In 1976 the British Aircraft Corporation wanted its staff to understand the dangers of not wearing safety goggles. They decided that the best way to do this was with a film that involved graphic reconstructions of eye injuries taking place. How they came to this decision is not recorded. Presumably, it seemed like ‘a good idea at the time’.
Thirteen employees needed to be helped out of the cinema by workmates or nurses. Many more felt nauseous or were physically sick. One man was so shocked that he fell off his chair and needed seven stitches in the head. The safety film was consequently withdrawn from use for being ‘too dangerous’.
Unfortunately, I haven’t been able to find out how many injuries BAC staff sustained from not wearing safety goggles before the film was made. BAC no longer exists, as it became part of British Aerospace in 1977, which then became part of BAE Systems in 1999. However, a spokeswoman for BAE told me that, ‘I doubt BAC suffered any more eye injuries than any other comparably-sized engineering company. I expect they were just playing it safe.’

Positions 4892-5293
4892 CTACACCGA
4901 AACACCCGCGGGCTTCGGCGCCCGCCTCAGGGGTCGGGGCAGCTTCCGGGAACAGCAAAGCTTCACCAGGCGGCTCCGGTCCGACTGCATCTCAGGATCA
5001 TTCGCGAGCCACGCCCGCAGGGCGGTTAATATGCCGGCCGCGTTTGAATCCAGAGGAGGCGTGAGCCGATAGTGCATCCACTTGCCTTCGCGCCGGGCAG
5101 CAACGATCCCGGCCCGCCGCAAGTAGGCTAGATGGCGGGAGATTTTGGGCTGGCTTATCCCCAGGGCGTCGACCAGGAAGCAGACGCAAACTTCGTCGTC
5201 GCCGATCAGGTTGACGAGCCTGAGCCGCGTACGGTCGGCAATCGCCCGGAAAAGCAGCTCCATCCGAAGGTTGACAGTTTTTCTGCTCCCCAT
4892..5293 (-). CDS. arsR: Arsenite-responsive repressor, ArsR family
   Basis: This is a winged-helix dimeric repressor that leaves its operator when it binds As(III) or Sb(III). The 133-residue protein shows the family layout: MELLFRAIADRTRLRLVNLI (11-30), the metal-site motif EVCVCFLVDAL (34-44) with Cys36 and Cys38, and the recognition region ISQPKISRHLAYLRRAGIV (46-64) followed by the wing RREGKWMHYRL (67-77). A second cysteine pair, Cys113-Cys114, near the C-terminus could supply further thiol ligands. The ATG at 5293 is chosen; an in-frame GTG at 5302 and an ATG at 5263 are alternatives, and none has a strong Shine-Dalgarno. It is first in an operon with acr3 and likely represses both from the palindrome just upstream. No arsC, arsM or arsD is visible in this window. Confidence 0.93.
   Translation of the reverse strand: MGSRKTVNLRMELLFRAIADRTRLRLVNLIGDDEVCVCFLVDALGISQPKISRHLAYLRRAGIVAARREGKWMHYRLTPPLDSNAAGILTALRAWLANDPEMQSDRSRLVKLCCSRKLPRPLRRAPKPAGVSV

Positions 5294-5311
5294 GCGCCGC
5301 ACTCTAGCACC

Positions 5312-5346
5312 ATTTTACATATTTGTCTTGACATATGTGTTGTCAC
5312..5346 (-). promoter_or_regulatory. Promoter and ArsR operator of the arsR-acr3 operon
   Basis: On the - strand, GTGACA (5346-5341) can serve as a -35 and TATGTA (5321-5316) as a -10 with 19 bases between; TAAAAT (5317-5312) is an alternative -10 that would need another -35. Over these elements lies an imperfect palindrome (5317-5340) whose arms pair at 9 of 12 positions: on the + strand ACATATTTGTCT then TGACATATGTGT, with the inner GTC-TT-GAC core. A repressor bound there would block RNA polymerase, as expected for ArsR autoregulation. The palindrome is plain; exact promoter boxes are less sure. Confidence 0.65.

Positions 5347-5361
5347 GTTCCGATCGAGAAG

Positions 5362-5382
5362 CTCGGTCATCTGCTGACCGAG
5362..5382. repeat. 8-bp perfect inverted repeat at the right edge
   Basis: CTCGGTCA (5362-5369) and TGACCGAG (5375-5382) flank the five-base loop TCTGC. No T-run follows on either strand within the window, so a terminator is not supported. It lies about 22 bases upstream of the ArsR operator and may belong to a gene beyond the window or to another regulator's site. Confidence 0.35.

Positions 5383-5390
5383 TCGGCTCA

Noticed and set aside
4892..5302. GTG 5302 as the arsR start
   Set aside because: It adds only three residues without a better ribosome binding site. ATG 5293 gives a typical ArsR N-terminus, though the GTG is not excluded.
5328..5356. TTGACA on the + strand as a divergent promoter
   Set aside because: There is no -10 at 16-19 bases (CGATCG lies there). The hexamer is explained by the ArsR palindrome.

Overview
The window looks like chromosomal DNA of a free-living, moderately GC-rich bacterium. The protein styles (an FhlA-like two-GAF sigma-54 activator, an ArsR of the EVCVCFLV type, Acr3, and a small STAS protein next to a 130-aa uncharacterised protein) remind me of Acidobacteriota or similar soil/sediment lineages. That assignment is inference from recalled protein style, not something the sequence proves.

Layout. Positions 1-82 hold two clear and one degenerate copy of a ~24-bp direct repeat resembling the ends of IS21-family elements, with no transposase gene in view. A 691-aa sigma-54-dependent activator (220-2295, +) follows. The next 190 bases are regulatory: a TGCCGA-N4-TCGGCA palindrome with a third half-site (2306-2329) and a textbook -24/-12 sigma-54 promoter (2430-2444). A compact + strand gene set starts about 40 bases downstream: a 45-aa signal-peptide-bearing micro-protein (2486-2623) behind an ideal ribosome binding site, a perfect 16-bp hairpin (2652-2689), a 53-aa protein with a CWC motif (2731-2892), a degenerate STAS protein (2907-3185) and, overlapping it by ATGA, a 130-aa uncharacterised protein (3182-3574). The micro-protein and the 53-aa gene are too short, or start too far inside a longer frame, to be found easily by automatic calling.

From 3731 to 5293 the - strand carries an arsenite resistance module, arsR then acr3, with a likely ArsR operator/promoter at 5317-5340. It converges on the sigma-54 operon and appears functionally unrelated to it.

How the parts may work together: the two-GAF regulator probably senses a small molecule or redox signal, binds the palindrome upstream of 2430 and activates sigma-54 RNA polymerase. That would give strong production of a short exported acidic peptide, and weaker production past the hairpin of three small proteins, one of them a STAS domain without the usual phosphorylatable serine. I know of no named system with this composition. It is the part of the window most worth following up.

It's not uncommon for people to play it safe. But was the film a response to a problem that didn't actually exist?
Source: The Book of Heroic Failures by Stephen Pile.
Not for the faint-hearted!
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